B. The State Emergency Operations Plan ("Plan") is hereby activated. All State departments and agencies shall take whatever actions may be required and requested by the Director of the Division of Emergency Management or the Colorado State Forest Service, including provision of appropriate staff and equipment as necessary.

C. Pursuant to C.R.S. § 24-32-2106, the funds in the Disaster Emergency Fund are hereby found insufficient; therefore, pursuant to Section 1 (2)(b)(I) of Ch. 453, Session Laws of Colorado 2010, it is ordered that $1,500,000 be transferred from the Major Medical Insurance Fund to the Disaster Emergency Fund. It is further ordered that up to $1,500,000 from the Disaster Emergency Fund is encumbered to pay for the response and recovery efforts related to the Indian Gulch Fire since its inception. The Colorado State Forester is hereby authorized and directed to allocate the funding to the appropriate government agencies. These funds shall remain available for this purpose for one year from the date of this Executive Order, and any unexpended funds shall remain in the Disaster Emergency Fund.

D. The Director of the Colorado Division of Emergency Management and the Colorado State Forest Service are authorized and directed to coordinate application to the federal government for funds available for reimbursement and to coordinate application for any other funds available related to this disaster emergency.

III. Duration

This Executive Order shall expire thirty days from its date of signature unless extended further by Executive Order, except that the funds described in paragraph II(C) above shall remain available for the described purposes for one year from the date of this Executive Order.

GIVEN under my hand and the Executive Seal of the State of Colorado this twenty-fourth day of March, 2011.

John W. Hickenlooper
Governor

Update, 10:53 a.m. March 24: The Indian Gulch fire near Golden is a top wildfire priority nationally; at this writing, it's in the number one slot on the feds' Inciweb.org website.

And while the winds that were helping to fuel the blaze have died down to a significant degree, they did significant damage, increasing the number of burned acres from around 1,200 to 1,502.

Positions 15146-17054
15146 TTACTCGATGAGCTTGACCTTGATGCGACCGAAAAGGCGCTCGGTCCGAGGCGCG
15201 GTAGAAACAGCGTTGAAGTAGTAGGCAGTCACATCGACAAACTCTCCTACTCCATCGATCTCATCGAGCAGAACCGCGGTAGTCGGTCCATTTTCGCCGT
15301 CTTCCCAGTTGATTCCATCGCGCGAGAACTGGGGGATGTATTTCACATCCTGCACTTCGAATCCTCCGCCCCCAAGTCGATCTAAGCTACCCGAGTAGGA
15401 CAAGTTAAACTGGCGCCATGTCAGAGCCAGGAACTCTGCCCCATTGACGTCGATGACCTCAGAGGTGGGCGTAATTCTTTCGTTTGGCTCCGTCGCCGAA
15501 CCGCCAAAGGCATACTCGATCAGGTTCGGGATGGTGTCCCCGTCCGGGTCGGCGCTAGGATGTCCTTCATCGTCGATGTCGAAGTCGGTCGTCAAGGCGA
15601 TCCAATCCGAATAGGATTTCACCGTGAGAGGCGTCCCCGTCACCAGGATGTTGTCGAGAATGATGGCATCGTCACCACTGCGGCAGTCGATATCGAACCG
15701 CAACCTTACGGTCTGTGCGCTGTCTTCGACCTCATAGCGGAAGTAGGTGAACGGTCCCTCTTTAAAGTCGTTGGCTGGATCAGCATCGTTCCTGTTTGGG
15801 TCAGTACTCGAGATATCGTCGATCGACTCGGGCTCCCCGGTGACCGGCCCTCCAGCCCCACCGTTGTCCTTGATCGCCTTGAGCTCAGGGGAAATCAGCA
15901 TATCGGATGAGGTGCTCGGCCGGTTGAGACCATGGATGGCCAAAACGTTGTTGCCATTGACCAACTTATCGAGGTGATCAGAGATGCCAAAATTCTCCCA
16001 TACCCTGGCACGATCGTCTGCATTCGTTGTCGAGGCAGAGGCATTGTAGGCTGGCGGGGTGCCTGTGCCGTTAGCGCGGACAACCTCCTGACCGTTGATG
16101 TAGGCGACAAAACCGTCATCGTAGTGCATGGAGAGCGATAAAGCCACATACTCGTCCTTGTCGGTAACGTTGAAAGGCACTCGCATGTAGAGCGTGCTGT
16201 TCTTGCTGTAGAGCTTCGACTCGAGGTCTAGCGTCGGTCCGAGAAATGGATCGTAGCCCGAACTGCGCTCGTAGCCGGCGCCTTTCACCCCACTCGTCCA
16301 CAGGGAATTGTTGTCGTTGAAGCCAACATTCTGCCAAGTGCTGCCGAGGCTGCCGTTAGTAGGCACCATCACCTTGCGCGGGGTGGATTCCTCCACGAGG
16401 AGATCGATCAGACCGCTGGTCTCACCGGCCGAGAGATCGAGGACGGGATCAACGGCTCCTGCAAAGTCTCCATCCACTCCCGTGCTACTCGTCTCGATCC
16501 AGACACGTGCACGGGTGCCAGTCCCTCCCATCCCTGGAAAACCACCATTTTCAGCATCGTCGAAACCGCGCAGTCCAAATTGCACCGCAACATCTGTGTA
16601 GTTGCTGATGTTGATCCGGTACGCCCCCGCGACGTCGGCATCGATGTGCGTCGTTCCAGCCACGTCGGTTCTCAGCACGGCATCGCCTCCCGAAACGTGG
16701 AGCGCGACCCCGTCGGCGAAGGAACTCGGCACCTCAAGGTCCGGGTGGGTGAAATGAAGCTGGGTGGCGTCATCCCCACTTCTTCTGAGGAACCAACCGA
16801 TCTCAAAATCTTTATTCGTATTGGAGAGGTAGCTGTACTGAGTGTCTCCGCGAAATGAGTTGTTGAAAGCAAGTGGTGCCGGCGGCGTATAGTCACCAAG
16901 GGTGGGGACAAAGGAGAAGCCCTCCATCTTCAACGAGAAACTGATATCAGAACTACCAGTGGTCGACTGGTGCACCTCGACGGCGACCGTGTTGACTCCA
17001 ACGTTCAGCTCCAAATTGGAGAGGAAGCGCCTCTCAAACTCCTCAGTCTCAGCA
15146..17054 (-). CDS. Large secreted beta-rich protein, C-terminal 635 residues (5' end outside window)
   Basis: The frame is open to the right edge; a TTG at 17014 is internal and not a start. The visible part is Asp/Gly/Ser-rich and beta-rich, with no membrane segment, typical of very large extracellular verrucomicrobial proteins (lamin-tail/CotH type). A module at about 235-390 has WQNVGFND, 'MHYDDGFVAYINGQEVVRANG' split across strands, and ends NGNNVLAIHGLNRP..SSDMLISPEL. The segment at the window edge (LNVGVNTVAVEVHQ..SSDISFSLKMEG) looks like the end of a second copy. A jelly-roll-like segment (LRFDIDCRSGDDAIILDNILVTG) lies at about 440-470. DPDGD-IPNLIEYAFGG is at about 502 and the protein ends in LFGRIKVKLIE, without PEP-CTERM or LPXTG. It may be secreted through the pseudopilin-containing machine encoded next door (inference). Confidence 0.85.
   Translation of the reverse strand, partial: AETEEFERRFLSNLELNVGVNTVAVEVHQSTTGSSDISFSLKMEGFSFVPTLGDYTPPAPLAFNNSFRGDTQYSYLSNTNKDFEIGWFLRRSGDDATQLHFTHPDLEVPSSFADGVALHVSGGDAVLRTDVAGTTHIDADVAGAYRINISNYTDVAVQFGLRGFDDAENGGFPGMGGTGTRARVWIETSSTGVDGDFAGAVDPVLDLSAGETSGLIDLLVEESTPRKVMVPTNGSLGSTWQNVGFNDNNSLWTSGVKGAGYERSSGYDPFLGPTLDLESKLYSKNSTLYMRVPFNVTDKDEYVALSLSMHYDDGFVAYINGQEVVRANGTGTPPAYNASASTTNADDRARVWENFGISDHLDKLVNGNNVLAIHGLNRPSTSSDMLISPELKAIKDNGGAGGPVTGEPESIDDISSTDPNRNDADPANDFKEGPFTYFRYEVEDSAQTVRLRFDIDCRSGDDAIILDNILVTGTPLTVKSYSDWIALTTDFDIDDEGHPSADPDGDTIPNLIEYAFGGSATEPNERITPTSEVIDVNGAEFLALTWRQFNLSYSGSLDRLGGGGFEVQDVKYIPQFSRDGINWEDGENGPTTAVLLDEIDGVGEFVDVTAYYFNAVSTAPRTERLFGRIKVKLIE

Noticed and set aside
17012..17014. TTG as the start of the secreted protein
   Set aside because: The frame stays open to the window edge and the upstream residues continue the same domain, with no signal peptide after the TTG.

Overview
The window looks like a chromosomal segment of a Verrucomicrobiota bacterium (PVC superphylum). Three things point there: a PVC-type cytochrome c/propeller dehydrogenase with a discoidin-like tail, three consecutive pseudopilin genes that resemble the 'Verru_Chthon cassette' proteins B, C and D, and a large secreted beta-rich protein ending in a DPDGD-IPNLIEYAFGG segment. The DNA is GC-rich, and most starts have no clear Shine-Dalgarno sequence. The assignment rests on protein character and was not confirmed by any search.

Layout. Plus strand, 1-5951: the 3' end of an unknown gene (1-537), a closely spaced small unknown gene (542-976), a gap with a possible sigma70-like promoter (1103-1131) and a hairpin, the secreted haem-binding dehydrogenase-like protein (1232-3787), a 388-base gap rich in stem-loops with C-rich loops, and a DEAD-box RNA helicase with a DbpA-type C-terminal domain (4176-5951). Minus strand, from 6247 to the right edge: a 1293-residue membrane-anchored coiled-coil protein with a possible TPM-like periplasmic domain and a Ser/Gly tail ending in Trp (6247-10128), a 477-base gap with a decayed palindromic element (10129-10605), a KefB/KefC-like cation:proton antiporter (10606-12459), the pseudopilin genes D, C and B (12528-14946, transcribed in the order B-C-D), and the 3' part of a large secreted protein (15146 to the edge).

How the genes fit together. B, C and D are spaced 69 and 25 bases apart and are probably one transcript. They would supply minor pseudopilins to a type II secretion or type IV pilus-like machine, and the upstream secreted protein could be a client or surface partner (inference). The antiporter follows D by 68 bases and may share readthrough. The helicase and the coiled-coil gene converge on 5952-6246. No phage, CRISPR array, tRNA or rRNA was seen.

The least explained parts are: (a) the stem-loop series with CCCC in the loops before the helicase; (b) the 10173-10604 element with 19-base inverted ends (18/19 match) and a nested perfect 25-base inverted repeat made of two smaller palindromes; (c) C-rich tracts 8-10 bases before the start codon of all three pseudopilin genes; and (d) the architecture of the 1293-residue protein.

Here's the latest from the Jefferson County Sheriff's Office, followed by our earlier coverage.

Jefferson County Sheriff's Office release, 9:43 a.m.:

Lower temperatures and wind speeds aided firefighters on the Indian Gulch Fire burning to the West of Golden, Colorado in unincorporated Jefferson County. Hand crews extended existing fire lines on the South and Southeast perimeters as the fire grew 300 acres for a total of 1,502 acres burned to date. The Indian Gulch Fire remains 25% containment with a total of 401 personnel working representing over 40 local, State, and Federal agencies on the fire.

"There has been tremendous community support for the firefighters' efforts which has directly benefited all the work done so far on the fire" said Incident Commander Rowdy Muir of the Great Basin Incident Management Team. "Our work has also been significantly aided by our working relationship with Sheriff Mink and everyone at the Sheriff's Office, Jefferson County, and the Colorado State Forest Service and is an excellent example of the benefits of interagency cooperation for suppressing interface fires such as the Indian Gulch Fire."

A Stage 2 Fire Ban is currently in place for all areas of incorporated Jefferson County to include all Federal lands.

Fire Statistics:

• Date started: March 20, 2011, 10:15 am

• Acreage: 1,502

• Structures Threatened: 287

• Air Resources: 1 Type 1 Helicopter, 1 Type 2 Helicopter, 1 Type 3 Helicopter, 2 Single Engine Air Tankers, 1 Fixed Wing Heavy Tanker.

• Closures: Golden Gate Canyon Drive, US Highway 6.

• Containment: 25%

Update, 7:28 a.m. March 24: The Indian Gulch fire hasn't laid down and died yet. Indeed, most recent estimates continue to put containment at just 25 percent -- although firefighters are confident they'll reach the 80 percent threshold by this weekend. Moreover, the acres destroyed to date remain in the 1,200 acre range. Could today finally mark the turning point in the fight?